For a period of several hundred years, if your average Joe (or José or Giuseppe) wanted to see fine art, he had to go to church. Well, that might be exaggerating slightly, but there really wasn’t much art in public places other than that building in the middle of town that was named for some saint.
The first museum didn’t come along until the late 1600s, but giant churches, such as Hagia Sophia in Istanbul, had begun to be built in the 6th century. Inside these buildings were works created by great artists and intended to help a largely illiterate population comprehend stories from the Bible. Many of the masterpieces of painting and sculpture were commissioned to convey concepts of saints and angels, and to literally scare hell out of parishioners.
When stumbling off a tour bus in some European city, one sometimes overlooks the fact that specific works inside the cathedral are not as impressive as the building itself. As Paul Johnson says in Art: A New History, “The medieval cathedrals of Europe… are the greatest accomplishments in the whole theater of art.”
Not only were painters and sculptors and woodcarvers involved, so were stonemasons and glaziers and grunt laborers, hoisting massive stones hundreds of feet off the ground and nudging them into place. The tools of their day were primitive by modern standards, but they were used to create incredibly elaborate works of art.
Think about the challenges of building Notre-Dame de Paris (begun 1163) or the Cologne Cathedral (begun 1248) or St. Mark’s in Venice (consecrated in 1094). Some of these churches took hundreds of years to be completed — several generations of the same family might have worked on it.
We tend to consider all giant church buildings as cathedrals, but in Catholic tradition, a cathedral is a church that is the official seat of a bishop. Another kind of grand church is called a basilica; it has been given ceremonial significance for some reason, such as containing the bones of a saint.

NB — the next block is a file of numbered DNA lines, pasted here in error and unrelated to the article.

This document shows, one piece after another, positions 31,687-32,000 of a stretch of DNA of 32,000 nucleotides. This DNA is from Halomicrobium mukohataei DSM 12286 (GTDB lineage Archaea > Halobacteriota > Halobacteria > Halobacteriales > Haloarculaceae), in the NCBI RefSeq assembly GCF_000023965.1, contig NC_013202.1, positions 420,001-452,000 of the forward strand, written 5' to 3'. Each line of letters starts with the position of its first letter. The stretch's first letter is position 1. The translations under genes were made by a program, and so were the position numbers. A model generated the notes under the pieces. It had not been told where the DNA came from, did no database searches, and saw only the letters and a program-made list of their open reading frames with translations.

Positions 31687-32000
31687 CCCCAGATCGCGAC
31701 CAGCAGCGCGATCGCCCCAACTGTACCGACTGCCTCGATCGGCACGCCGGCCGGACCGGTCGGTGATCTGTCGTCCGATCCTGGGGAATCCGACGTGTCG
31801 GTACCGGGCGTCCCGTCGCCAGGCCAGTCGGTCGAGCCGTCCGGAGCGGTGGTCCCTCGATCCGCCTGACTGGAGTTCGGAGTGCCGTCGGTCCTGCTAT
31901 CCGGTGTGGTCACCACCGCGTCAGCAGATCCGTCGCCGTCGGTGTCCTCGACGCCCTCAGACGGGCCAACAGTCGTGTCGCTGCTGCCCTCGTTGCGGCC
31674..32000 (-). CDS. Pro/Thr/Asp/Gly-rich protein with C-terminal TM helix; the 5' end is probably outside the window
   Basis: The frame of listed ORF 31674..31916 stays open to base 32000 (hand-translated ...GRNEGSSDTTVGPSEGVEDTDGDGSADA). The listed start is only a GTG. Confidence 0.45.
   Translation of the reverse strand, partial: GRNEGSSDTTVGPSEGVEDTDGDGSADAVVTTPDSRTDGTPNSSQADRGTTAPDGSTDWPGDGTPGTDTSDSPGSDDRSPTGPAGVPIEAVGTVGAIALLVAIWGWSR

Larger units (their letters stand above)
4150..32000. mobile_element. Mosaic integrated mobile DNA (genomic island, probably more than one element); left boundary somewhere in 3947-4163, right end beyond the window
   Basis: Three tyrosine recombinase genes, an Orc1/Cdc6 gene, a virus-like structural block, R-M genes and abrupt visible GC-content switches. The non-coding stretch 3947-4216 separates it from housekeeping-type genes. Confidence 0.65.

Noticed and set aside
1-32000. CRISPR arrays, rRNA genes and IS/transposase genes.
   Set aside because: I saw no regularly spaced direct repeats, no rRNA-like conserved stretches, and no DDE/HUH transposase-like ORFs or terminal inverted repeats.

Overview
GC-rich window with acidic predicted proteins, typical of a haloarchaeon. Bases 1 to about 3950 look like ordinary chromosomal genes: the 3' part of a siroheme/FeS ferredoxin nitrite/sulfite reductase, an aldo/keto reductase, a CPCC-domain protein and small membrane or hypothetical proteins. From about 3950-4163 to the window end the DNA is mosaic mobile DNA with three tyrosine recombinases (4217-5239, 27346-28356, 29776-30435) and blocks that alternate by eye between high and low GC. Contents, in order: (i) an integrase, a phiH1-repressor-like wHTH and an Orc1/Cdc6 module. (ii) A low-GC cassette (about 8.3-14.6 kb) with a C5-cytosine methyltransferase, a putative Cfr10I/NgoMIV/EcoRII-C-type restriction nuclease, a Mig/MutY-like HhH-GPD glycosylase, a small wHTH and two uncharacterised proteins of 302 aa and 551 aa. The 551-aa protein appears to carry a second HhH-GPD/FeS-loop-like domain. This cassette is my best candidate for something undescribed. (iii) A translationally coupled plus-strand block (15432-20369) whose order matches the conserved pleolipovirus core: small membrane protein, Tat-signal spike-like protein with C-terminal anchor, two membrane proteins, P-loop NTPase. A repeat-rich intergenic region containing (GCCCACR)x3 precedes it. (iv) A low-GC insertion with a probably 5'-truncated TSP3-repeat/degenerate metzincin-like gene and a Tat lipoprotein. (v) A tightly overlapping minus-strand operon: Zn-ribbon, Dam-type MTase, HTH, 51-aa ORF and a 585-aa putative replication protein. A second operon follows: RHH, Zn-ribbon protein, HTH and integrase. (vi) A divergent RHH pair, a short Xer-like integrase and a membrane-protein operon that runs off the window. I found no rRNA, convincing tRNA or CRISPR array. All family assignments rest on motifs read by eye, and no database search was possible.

But let’s get back to cathedrals. Although there are differences in design and decoration (Byzantine, Romanesque, Gothic), most of them have these characteristics:
• The front of the building faces west; the end of the building is to the east. That means that worshipers look toward the rising sun, a symbol of Christ’s resurrection.
• The floor plan is in the shape of a cross. That can be hard to make out sometimes because of side chapels and other architectural embellishments, but that’s the general idea. The nave is the long part of the cross, and is the main assembly area in the church; the transept is, in effect, the cross’s arms. Where they meet is known as the crossing (some architect must have spent several seconds thinking up that term).
• At the eastern end is the apse, a semicircular niche that serves as a sort of visual framing device for the altar. Sometimes it also provides seating for the clergy.
• The aisles are along the outside walls. Above them, just under the ceiling, is the clerestory. Yes, that looks like someone’s bungled attempt to spell cholesterol, but it’s an actual word, pronounced “clear-story”. that’s where the windows are that admit light into the cathedral.
Everything else I know about cathedrals could probably be exhausted in a couple of hundred words, but that’s enough for now. The main thing to remember is that the building doesn’t just contain works of art — it is itself a work of art.